I’ve seen Vanessa Carlton live a handful of times since she graced us with her 2002 piano-laced smash “A Thousand Miles,” and each time is a wonderfully unique experience. The latest was, once again, at the intimate Casbah, located in the heart of Little Italy, San Diego. (Click HERE to read my recap of her 2016 show at The Casbah!)
Vanessa opened the set with her biggest hit “A Thousand Miles,” mentioning something to the effect of.. “let’s get this out of the way, so I can play the record I’m on the road promoting” (.. which is fantastic, btw). I’m certain after she was finished, she could breathe a bit easier. It also worked out for me as it made space closer to her afterwards since apparently people came to the show to hear one song, and leave. Okay, buh-bye!
Paired with the uber-talented Skye Steele on violin, Vanessa dove into the sparklingly optimistic “Carousel,” juxtaposed with the heartbreaking solemn “Fairweather Friend,” which sent my feels into a tizzy. The latter she introduced with “never read a letter that’s not intended for you” adding “when your partner is not in the city they claim to be in, that’s a problem.” Vanessa seized the moment to tap into my nostalgia by following with the dreamy “Us vs. the World” anthem entitled “Who’s To Say” from 2004’s Harmonium.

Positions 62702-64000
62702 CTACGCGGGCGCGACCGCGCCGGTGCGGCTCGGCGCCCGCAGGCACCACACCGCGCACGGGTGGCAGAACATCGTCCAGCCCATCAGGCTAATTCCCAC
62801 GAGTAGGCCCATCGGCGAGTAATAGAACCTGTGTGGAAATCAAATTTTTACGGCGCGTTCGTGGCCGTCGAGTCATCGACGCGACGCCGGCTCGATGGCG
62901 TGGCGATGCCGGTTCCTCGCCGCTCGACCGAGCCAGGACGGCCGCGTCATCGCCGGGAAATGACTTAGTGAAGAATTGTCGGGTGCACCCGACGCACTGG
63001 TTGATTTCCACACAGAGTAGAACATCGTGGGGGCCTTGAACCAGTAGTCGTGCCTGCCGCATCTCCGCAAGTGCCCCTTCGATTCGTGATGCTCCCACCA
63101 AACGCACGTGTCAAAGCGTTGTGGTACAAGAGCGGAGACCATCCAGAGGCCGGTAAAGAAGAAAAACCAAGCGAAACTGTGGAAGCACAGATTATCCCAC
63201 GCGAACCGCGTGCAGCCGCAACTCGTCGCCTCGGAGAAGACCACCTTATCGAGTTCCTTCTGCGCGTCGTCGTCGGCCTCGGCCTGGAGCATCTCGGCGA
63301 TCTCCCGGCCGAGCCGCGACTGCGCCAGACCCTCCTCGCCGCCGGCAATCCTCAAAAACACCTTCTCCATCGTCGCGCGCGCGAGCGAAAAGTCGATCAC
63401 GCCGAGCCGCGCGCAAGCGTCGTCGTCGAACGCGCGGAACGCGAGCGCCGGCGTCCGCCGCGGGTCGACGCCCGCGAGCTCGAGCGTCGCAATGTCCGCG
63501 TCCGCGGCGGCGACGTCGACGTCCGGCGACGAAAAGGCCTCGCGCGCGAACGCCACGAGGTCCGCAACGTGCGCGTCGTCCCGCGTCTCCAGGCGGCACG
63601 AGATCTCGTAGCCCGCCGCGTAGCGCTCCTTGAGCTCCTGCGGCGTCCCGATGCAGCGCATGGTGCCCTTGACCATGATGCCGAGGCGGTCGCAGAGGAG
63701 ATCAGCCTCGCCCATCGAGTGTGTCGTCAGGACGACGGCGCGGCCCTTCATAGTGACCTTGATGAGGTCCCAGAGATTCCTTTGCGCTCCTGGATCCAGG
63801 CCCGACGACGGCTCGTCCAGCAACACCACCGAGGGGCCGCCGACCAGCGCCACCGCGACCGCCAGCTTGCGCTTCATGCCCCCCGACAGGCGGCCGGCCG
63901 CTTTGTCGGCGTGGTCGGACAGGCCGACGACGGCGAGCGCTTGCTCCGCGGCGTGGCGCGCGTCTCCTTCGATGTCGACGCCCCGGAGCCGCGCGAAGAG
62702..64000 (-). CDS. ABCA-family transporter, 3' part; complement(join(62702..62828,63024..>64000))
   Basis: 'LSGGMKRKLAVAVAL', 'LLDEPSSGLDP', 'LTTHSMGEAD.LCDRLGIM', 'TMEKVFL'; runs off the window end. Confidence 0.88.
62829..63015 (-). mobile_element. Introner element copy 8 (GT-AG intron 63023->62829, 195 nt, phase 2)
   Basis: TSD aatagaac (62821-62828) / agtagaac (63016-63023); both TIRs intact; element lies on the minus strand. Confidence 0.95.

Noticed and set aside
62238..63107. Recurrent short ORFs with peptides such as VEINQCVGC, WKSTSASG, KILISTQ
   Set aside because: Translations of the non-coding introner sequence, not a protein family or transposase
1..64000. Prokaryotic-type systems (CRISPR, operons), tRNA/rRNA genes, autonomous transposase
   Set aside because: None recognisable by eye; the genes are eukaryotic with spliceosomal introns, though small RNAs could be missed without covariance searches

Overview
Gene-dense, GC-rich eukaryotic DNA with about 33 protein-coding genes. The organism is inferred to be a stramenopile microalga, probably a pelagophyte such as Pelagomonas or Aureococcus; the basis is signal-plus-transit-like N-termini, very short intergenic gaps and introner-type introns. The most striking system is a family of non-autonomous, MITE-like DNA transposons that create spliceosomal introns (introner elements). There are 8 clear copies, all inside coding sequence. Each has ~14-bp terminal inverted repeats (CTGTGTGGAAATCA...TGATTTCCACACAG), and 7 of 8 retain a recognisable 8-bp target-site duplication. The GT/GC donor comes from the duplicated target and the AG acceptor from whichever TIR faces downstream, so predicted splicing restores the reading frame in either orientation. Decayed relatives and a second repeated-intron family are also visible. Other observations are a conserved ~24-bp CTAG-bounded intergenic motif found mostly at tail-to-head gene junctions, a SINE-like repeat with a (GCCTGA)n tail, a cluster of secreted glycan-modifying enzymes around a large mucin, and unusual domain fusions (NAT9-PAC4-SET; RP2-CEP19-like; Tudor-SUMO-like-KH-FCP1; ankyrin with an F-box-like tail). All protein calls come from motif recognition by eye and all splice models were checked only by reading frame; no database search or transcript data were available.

Next, Vanessa went into the first single off Harmonium, “White Houses,” a song that got banned from MTV because of a controversial lyric. Yes, that’s right. MTV used to play music videos (CONCEPT!) and banned a Vanessa Carlton video because of a suggestive lyric. Ahhh, 2004. We were all so innocent then. Skye Steele’s violin accompaniment paired beautifully with Vanessa’s exquisite piano skills and “provocative” (*eyeroll*) coming of age story.
The brooding but driving “Take It Easy” was plucked out on the piano next as she continued into the chronological order of her latest offering, Liberman. A large oil painting by her grandfather hung behind her for the entire concert. She explained how the painting inspired the latest record and how her grandfather had changed their family name from Liberman to Lee, as he owned a shop and thought the more ethnic sounding Liberman would prevent him from being successful. After delivering an emotional rendition of fave album track “Nothing Where Something Used to Be,” she introduced a beautifully haunting new track, “Love Is an Art.”
This new addition and “I Don’t Want To Be a Bride” were my favorite portions of the night, aside from amazing opening act, Tristen, calling out the obnoxious talkers earlier in her set. Vanessa brought Tristen back out for the tongue-in-cheek closer of Janis Joplin’s “Mercedes Benz.” What better way to end a Friday evening than to listen to a wonderful duet that skewers consumerism? TURN UP!
Check out Liberman or, if you really want to dive in, Liberman Live, now available via Dine Alone Records. You can tune in to Vanessa’s music across many of our Core and Custom programs, including Cashmere, FM1, and 7890.
– Submitted by Tristan Bolden, Music Design